- * Roman Krznaric
- For the BBC
“The word death is not pronounced in New York, in Paris or in London because it burns the lips”, wrote the Mexican essayist and poet Octavio Paz in the 1950s. But for his compatriots, who speak about it and celebrate it at the festival annual Day of the Dead, “is one of his favorite toys and his most unstoppable passion.”
This was probably an exaggeration, even back then, but it raises the question of the role death plays in the art of living. Western culture has developed multiple mechanisms to protect us from the reality of our mortality.
The advertising industry tells us that we will stay young foreverWe avoid talking about death with our children, and we hide the elderly in residences out of our sight and out of our heads.
Frida Kahlo painted her 1943 self-portrait Thinking about death while she was bedridden with already very poor health. And it has been interpreted as a vision of death as a path to another way of life.
We must learn to face the terror of death and develop the courage to explore how an awareness of our mortality can help us navigate the now.
Think of the aforementioned self-portrait of Frida Kahlo, who has a macabre skull embedded in her forehead. Or consider the concise wisdom of Albert Camus: “Accepting death. After that everything is possible.”
But It’s easier to say it than do it. One of the secrets to achieving this is not spending hours contemplating visions of the Grim Reaper, but reimagining our relationship with time itself.
Here are three ideas to do it that offer the unexpected prospect of an existential bra.
Dinner from beyond
In the novel by Leo Tolstoy The death of Ivan Ilyich (1886), a St. Petersburg judicial prosecutor who has devoted his career to rising through the ranks of the Russian administration and helping his family achieve a respectable place in bourgeois society, lies on his deathbed at the age of only 45 years old, wondering if he has wasted his life in superficial activities.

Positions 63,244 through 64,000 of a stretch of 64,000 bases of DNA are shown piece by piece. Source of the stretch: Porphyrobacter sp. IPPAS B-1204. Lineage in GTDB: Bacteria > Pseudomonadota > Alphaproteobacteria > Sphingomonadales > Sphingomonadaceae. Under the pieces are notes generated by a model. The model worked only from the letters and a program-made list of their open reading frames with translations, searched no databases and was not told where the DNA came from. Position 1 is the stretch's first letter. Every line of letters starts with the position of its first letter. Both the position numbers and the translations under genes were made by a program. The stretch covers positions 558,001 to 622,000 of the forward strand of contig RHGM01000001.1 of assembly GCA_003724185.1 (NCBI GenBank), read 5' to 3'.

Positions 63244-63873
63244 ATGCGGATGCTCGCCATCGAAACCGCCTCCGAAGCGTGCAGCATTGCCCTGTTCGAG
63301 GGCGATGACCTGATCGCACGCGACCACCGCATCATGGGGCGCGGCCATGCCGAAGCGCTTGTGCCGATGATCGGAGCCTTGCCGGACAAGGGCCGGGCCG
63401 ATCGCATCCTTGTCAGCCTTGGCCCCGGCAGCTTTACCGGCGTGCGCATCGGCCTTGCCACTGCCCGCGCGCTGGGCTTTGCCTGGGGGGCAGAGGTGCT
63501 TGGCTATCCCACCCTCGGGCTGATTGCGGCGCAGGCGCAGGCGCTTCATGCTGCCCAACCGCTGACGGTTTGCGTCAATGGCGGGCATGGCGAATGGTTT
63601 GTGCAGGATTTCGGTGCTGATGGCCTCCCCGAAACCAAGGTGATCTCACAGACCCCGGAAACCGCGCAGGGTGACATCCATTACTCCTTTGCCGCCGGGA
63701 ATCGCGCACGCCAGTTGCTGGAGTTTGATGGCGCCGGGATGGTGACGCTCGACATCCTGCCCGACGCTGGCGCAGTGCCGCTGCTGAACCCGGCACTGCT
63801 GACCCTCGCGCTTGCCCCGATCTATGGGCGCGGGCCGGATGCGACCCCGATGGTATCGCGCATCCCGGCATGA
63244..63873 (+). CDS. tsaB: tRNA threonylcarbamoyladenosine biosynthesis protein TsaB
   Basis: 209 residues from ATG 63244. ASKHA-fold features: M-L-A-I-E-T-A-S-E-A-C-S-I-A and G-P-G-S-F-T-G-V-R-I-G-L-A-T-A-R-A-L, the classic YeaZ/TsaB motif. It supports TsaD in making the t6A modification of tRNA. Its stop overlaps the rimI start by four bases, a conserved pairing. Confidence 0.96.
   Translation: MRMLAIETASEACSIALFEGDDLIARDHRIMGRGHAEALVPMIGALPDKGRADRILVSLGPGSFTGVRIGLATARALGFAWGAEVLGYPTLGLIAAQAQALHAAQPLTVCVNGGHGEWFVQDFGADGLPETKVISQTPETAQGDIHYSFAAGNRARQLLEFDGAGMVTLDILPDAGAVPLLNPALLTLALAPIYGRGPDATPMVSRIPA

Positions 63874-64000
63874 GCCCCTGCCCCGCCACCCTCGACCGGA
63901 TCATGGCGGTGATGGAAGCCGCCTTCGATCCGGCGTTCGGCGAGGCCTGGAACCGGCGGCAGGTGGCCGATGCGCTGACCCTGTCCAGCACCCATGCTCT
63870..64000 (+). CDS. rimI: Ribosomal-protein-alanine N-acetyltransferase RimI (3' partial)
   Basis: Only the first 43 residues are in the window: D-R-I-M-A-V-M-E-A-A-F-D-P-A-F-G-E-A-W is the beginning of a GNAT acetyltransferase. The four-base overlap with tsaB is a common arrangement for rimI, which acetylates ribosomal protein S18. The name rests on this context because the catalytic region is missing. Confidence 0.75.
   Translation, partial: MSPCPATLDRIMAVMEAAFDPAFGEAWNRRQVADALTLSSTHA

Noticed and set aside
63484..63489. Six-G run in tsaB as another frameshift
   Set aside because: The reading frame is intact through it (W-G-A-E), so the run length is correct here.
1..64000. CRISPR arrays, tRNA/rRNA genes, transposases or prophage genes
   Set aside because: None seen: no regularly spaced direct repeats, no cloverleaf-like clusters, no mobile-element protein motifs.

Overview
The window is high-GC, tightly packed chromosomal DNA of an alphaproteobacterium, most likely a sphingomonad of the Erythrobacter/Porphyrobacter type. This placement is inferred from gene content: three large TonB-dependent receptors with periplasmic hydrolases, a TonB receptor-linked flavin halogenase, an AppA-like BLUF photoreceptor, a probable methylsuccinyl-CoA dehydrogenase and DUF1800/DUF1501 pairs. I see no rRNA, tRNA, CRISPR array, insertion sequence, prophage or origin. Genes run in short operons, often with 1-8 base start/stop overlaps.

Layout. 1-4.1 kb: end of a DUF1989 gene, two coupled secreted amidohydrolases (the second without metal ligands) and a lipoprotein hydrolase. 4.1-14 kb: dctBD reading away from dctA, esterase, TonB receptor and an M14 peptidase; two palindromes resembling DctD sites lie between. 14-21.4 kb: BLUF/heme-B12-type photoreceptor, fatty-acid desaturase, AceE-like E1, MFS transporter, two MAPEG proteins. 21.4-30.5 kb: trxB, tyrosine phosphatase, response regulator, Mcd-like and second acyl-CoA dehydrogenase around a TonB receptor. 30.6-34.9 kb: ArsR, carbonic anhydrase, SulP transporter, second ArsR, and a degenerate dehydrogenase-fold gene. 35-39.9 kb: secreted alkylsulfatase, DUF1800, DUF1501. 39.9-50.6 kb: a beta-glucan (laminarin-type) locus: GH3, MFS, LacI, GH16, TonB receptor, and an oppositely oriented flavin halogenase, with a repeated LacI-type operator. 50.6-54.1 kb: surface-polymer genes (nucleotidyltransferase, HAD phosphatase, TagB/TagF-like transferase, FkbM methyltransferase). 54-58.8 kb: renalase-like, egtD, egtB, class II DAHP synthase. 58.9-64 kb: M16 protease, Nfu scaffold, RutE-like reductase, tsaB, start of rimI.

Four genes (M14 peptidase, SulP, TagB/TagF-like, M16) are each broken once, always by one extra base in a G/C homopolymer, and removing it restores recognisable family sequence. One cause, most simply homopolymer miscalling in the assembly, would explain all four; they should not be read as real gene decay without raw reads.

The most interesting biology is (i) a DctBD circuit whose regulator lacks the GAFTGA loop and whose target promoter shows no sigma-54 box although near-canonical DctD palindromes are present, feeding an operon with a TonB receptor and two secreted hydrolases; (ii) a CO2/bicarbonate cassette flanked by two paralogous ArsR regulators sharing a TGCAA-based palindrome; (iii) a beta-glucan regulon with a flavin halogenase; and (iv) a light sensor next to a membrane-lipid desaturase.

“What if my whole life has really been a mistake?”he reflects bitterly.
The story offers a useful thoughtful experiment. If we imagine ourselves at the end of our life, when we are on our deathbed, how would we feel if we looked back?
Would we be proud of our achievements? Would we feel that we have rushed life to the core? Or would we, like Ivan Ilyich, be filled with regret?
The point of this, of course, is that such reflections can alter the way we choose to act in the here and now. My favorite approach to taking this temporary end-of-life journey is a prospecting exercise that I call “The Afterlife Dinner.”
Imagine yourself at a dinner from the afterlife. Also present are all the other “you” that you could have been if you had made different choices. The you who studied the hardest for exams. The one who quit his first job and followed his dream. The one who became an alcoholic and the one who almost died in a car accident. The one who spent the most time making his marriage work.
Then you look at these alternate selves. Some of them are impressive, while others seem cocky and annoying. Some make you feel incapable and lazy.
So which of them are you curious to meet and talk to? Which one would you rather avoid? Which one do you envy? Is there any that you would rather be?
The great chain of life
A second way to make sense of our existence is to draw on the wisdom of indigenous cultures, whose worldviews dissolve the barriers between life and death, and offer a sense of transcendence.
There is an inspiring Maori concept known as whakapapa, which is his word for “lineage” or “genealogy”.
It is the idea that we are all connected in a great chain of life that links the present with the generations of the past and with all the generations of the future.
It happens that the light shines in this moment, here and now, and the idea of whakapapa it helps us broaden the light so that we can see everyone across the landscape of time.